“Maybe you… you could… come out sometime,” he said quietly. Di jerked her head up and saw, to her astonishment, a hint of colour creeping up from his cheeks to the roots of his dusty blonde hair.

6 1st 5 Pages May Workshop - Hawke Rev 2

I crouched under the covers so Dad couldn’t see the glow from my cell phone. He’d flip if he caught me awake after midnight. I texted, “Beat game. Blew everything up.”

My phone buzzed with a new message, but it wasn’t from one of my buddies. It read, “Justin. Do not skip this class: Essential Lessons for Frost Dragon Egg Maintenance. All Lab. No Lecture.”

Like I’d want an extra class when I had pre-algebra homework every day and yet another book report due for language studies. Some loser must’ve got my number and this was his idea of a hilarious joke.

Maybe the message was an ad for a new computer game. I checked again. The screen name of the person who sent it was “Sphinx.” The game was probably fantasy. I might buy it. Sounded sweet.

I yawned so the corners of my jaw cracked. Maybe I should go to sleep. My dad would peel the covers off me before the sun rose in the morning, even if it was a Saturday. He’d drag me on some hike, or bike ride, or kayak trip. Just once, I wished he’d let me do what I wanted.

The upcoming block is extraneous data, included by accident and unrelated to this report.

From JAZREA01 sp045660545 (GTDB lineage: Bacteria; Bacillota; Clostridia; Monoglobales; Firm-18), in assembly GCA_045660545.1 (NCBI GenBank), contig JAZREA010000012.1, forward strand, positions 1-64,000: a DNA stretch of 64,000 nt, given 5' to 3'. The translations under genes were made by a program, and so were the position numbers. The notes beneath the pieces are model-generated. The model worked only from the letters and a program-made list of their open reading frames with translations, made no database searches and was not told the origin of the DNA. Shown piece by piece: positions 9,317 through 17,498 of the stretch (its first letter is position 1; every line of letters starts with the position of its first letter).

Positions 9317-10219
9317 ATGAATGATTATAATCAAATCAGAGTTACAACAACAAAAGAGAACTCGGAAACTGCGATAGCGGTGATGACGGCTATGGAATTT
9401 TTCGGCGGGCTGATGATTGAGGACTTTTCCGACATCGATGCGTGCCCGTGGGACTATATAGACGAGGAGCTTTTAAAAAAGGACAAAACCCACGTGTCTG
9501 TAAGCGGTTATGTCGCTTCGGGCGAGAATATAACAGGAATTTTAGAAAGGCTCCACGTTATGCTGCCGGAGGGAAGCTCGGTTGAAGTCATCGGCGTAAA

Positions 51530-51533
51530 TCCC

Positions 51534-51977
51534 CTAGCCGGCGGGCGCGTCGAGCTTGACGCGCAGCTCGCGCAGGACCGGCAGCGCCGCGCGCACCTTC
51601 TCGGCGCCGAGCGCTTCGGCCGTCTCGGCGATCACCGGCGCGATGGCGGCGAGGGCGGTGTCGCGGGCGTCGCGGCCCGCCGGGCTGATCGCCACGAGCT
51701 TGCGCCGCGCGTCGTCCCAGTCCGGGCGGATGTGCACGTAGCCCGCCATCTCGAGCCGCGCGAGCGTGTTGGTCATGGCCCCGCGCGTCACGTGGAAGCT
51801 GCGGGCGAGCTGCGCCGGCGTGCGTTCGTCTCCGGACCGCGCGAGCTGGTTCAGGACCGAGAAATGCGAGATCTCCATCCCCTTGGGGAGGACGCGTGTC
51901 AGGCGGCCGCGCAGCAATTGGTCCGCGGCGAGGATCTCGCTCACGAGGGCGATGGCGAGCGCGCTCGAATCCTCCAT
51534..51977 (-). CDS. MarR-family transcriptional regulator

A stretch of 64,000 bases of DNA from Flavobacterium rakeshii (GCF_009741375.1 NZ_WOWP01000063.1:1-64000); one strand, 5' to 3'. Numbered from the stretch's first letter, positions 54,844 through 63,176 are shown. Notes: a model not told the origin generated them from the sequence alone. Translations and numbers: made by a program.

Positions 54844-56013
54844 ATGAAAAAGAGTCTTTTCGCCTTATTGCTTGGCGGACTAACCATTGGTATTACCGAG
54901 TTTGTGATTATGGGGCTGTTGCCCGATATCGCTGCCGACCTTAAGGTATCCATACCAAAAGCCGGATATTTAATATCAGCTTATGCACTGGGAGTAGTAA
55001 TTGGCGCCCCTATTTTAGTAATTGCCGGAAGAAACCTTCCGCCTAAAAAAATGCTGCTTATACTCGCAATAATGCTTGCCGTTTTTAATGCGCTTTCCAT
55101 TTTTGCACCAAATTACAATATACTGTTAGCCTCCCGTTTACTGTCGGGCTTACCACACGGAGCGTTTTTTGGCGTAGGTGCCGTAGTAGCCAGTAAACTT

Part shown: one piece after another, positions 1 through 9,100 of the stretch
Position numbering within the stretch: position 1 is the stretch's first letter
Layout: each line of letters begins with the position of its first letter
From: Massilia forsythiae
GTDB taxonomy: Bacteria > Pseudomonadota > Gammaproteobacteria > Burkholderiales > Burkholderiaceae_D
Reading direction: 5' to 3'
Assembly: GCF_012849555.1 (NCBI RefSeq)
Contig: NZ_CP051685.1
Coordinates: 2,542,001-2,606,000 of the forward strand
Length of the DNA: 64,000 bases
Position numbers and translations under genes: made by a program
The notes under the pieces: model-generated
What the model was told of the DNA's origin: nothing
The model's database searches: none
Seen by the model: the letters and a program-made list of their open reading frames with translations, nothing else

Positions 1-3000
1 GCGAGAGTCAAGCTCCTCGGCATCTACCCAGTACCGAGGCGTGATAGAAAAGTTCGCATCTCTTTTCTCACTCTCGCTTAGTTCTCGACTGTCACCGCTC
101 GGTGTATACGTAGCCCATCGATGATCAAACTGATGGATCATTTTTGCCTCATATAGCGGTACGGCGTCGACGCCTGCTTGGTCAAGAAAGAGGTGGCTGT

I fluffed up the covers so I could see better and tapped in another message, “Can’t make gaming party.” No, instead of bringing my laptop to a friend’s house, I’d be discovering a whole new world of blisters.

A light flicked on in my room. By reflex, I stuffed my phone under the pillow. I was so busted. Trying to think of an excuse, I pushed aside my old plaid camping blanket. But Dad wasn't there.

From the window, electric bright light rippled across the wall. The light shaded into pink and then turned burning red.